A Quick Guide to Common Birds in North America


This blog is Part 3 of 3 of the April 2020 Craft in Style Subscription Box. You can shop the box and find out more here. Part 1: How to Make a Pine Cone Bird Feeder can be found here. Part 2: How to Paint a Gazebo Birdhouse can be found here.

Can you believe spring is here! A great way to be outside and enjoy the outdoors is to hear the songbirds that are all around you. Whether you live in a city, the suburbs or a rural area, we are surrounded with the gorgeous sounds of our feathered friends.

There are so many birds that are common to North America, here are a few of our favorites.



Wrens are songbirds that live in backyards in North America. They prefer birdhouses with 1/8 inch openings and are migratory birds that stick mainly in the northern parts of North America and even into Canada! Wren’s favorite snacks are mealworms, peanut butter, peanut hearts, and suet.

They can be tricky to attract but are known for singing lovely songs.



The Cardinal is the state bird of 7 states and is stays in the Southern US States, even when it gets cold! Male cardinals have brighter red plumage than their female counterparts, which are much more muted and brown in color with small tinges of red. Black Oil Sunflower Seeds are one of their favorite snacks and cardinals love bird seed placed in feeders!



Mockingbirds prefer the Southern parts of the US and migrate into Mexico and Central America. It was once kept as a caged songbird, dwindling it’s populations, but has been growing in population since around 1900.

They are called Mockingbirds because they mimic the songs of birds, frogs, and other creatures near to them. They are know to mimic shrikes, blackbirds, orioles, killdeer, jays, hawks, and more. Throughout their lives, mockingbirds will learn and perform new sounds. Each song is a long series of phrases, with each phrase repeated 2-6 times before starting a new sound. Songs last for 20 seconds or more.



Tanagers are a bit more rare than other common American birds and are often described as a robin with a sore throat!

Adult male Summer Tanagers are entirely bright and gorgeous crimson red. Females and young males are bright yellow and green. They have more yellow on their heads and underparts and green on their backs and wings.

You can often find them in the Southwest, along streams among willows, cottonwoods, mesquite, or saltcedar trees.

Tree Sparrow


A tree sparrow is an adorable little bird that likes to fluff out the feathers. Since it already has a round body, when it fluffs its feathers it looks quite chubby!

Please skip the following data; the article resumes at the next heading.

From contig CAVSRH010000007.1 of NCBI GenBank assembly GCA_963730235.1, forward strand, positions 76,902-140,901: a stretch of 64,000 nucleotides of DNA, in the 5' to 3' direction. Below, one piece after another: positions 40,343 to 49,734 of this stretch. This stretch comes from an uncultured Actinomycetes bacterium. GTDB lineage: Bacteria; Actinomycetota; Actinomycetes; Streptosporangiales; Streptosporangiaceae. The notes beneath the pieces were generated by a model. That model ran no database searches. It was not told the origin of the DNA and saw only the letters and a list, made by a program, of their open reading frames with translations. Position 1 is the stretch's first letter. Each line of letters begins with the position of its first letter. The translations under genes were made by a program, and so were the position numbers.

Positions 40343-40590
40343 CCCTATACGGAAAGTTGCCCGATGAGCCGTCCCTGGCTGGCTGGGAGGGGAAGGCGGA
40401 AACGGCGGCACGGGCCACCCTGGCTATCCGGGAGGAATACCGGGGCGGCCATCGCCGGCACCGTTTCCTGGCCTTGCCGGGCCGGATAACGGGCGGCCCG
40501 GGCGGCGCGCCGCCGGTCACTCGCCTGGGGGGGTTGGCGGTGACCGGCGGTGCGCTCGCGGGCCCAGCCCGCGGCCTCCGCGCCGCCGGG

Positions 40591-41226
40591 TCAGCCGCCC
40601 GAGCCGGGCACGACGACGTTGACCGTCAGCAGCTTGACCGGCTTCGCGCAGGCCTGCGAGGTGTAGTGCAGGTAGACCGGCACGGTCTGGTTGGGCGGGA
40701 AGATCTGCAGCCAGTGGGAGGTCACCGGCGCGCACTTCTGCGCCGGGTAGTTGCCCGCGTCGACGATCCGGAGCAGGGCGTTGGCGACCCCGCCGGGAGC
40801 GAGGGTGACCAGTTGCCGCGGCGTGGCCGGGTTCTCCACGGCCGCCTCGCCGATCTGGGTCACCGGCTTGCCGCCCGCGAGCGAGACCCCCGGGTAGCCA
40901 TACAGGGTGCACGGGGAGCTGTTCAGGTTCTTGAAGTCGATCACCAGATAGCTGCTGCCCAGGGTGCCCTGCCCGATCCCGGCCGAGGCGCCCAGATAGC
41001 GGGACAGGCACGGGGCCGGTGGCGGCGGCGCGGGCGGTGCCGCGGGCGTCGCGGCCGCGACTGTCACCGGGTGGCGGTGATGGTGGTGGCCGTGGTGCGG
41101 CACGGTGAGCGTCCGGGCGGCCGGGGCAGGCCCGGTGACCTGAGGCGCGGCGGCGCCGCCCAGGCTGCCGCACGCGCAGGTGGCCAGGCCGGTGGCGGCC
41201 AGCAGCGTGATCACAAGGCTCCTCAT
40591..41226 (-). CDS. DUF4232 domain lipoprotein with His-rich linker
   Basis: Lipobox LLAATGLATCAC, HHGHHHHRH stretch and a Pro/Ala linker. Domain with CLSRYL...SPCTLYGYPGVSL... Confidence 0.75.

Their color is gorgeous ranging from rust browns, oranges, and grays. They like cold weather and are most often seen in the far north and Canada. Especially in Canada in the summer time!

House Finch


Finches are one of the most common types of songbirds in the USA and this photo likely shows a female or an immature male. Adult males have a rosy face and streaks of brown. But their diet can lead to distinct differences in their coloring.

All of eastern North Americaโ€™s House Finches are descended from the same few birds released on Long Island! And they are big fans of Nyjer Thistle Seeds that can easily be kept in a backyard birdfeeder.



Orioles are loud songbirds that love oranges, jelly and suet. If you want to bring them some extra joy, put out a handful of string (6- to 10-inches long) for them to use during nest-building. You could try doing this a variety of colors.

Orioles are most commonly found in Eastern USA.

Hermit Thrush


Hermit Thrushes are a small bird that you can often find perching low to the ground. The have spotted chests and brown feathers throughout their back. Hermit Thrushes are much better in colder climates than other thrushes.

They eat a variety of insects and berries and can be found all throughout the USA.

American Robin


Robins are a common bird that can be found all around the world and often in your own backyard! The American Robin is one of the largest birds in the thrush family. It’s harder to tell the females from the males but often the females have paler heads.

They are flexible in their migration patterns and tend to stay near their food sources all throughout the USA and Canada.

Do you have a favorite bird from this list? Have you spotted any yourself? Tell us in the comments and happy birdwatching!

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